Guest Columnist: Is now the time to trust Iran?

Guest Columnist Is now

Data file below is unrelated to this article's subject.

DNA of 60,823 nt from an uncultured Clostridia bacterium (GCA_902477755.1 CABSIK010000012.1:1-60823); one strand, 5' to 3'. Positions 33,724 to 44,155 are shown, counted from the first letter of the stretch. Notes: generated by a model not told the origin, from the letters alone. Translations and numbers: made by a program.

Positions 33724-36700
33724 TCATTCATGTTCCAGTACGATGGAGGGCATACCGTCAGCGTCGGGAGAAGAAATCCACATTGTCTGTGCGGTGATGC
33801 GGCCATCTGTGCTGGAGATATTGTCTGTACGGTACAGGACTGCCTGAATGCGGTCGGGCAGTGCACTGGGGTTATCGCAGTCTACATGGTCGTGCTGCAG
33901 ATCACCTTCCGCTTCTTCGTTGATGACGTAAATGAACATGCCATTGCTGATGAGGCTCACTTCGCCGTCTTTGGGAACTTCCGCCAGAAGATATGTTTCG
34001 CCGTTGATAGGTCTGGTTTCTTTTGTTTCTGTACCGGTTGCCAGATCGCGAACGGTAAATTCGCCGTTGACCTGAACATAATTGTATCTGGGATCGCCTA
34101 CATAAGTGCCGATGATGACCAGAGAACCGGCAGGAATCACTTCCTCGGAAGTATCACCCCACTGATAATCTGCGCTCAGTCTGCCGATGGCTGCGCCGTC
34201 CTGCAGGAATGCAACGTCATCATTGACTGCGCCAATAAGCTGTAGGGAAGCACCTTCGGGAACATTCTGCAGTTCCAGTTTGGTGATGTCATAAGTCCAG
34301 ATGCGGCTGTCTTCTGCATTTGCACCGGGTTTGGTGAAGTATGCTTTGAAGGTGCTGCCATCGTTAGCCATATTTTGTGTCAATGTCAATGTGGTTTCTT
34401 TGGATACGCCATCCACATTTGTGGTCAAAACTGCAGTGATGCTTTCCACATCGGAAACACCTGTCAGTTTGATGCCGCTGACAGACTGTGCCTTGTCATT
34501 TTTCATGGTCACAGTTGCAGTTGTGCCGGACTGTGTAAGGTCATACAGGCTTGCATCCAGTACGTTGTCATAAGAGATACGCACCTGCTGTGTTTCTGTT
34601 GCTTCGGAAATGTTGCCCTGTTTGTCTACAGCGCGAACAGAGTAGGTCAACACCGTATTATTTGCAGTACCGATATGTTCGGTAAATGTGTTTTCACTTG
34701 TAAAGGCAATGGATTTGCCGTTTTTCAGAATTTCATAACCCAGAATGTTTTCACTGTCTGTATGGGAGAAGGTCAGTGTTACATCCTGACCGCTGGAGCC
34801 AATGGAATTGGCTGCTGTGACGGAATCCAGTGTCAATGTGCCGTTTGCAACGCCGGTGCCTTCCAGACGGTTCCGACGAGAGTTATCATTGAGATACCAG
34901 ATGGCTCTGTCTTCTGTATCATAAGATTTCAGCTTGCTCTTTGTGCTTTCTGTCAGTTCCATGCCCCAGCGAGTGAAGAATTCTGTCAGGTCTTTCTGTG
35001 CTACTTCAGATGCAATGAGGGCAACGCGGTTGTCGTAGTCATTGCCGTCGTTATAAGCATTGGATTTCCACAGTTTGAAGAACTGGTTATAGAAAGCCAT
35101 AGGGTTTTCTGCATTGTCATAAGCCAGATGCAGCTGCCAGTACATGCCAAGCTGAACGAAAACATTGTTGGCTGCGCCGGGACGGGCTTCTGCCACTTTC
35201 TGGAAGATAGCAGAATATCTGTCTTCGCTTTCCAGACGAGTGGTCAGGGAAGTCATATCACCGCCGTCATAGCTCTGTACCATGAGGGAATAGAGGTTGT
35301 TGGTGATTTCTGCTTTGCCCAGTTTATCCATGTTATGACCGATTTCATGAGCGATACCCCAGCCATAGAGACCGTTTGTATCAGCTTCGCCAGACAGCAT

One week, Iranian President Mahmoud Ahmadinejad is wagging his finger at the world from the podium at the UN, stating that Iran will never relinquish the right to pursue a nuclear program. The next week, as if all the previous Iranian proclamations on the subject for many years had been mere posturing by the Iranian team in Geneva, he suddenly says Iran is willing to send the majority of its known enriched uranium stockpile to Russia for future reprocessing. Which Iran is the world supposed to believe? The Iran that could for the first time be taking a step back from the precipice, or the Iran that has consistently been intransigent on the question of adherence to nuclear safeguards and lied to the IAEA? Can anyone really believe that after decades in pursuit of a nuclear weapon and now being within a hair's breadth of achieving that objective, the Iranians are now willing to give it all up to break bread with the US? IN ALL likelihood, the offer to ship up to 75% of Iran's known uranium stockpile to Russia is merely a ploy to buy Iran more time to complete the final stage of achieving nuclear weapons capability. Iran no doubt has a substantial amount of undeclared enriched uranium that it will continue to refine into weapons-grade uranium. There is also the question of whether Russia can be a trusted player in all this. Given its historical support of Iran, its role in constructing the Bushehr nuclear power plant, and its pending sale of anti-aircraft missile systems to Iran, Russia's motives are somewhat questionable. In any event, it seems unlikely that Russia will ultimately sign on to strict new sanctions. If this were to be the case, it would mark a significant shift in Russia's historical position. Surely it has known for some time of the existence of the second uranium processing facility. Both Russia's and China's economic interests are the primary drivers of their foreign policy with Iran. Both are likely to continue their decades-long economic and political support of Iran. In general, international sanctions can only really work when all big military powers play along. It seems unlikely that the US, UN, or any other power will want to directly engage Russian or Chinese ships attempting to deliver goods to Iran during a blockade. The Russians have historically tried to delegitimize international sanctions, as these have been used against Russia in the past. And China has tended to agree to impose sanctions when they suit its agenda. In this case, they do not. Even if both Russia and China were to agree to sanctions, Iran has for years been steadily reducing its dependence on foreign sources of refined oil products, while enhancing its refining capabilities. Seven of the country's nine refineries are in the process of being expanded, while seven new refineries are either planned or already under construction, effectively doubling Iran's refining capabilities. Iran currently refines 75% of its required gasoline. This figure is expected to rise to 85% by 2010, and Iran should be completely self-sufficient by 2012. The Iranians construct their refineries themselves, and so are not reliant on international companies for their completion. IN ADDITION, since 2006 Iran has been converting its cars to run on indigenous natural gas, further reducing its dependence on imported gasoline. So the idea that severely restricting exports of gasoline will serve as an inducement for Iran to stop its weapons program is not convincing at all. Encouraging the adoption of more financial sanctions against Iran could have some success, but, as has been seen with the current round of financial sanctions, it is relatively easy to thwart such sanctions, as there are simply too many financial institutions and means of transferring funds for sanctions to be completely successful. Iran has clearly anticipated the adoption of additional sanctions by the West for years and has crafted policies and practices designed to minimize their impact. Iran appears to be quite willing to endure additional economic sanctions. Its actions to date are totally consistent with this belief. So what prospect of success exists for meaningful sanctions against Iran? Very little. It would be nice to believe that Iran's opening salvo in Geneva will neatly and quickly resolve the lingering question of what to do about the Iranian nuclear question, but the smarter bet would be to assume that additional evidence of deception by the Iranians will be uncovered and this will prove to be nothing more than confirmation of all the West's worst fears about Iran. A more stringent sanctions regime will follow, which will ultimately prove to be unsuccessful. The question US President Barack Obama and Prime Minister Binyamin Netanyahu must surely be considering is when military action will be pursued against Iran, and by whom, since both leaders have said Iran will not be allowed to obtain a nuclear weapon. The writer is managing director of Country Risk Solutions.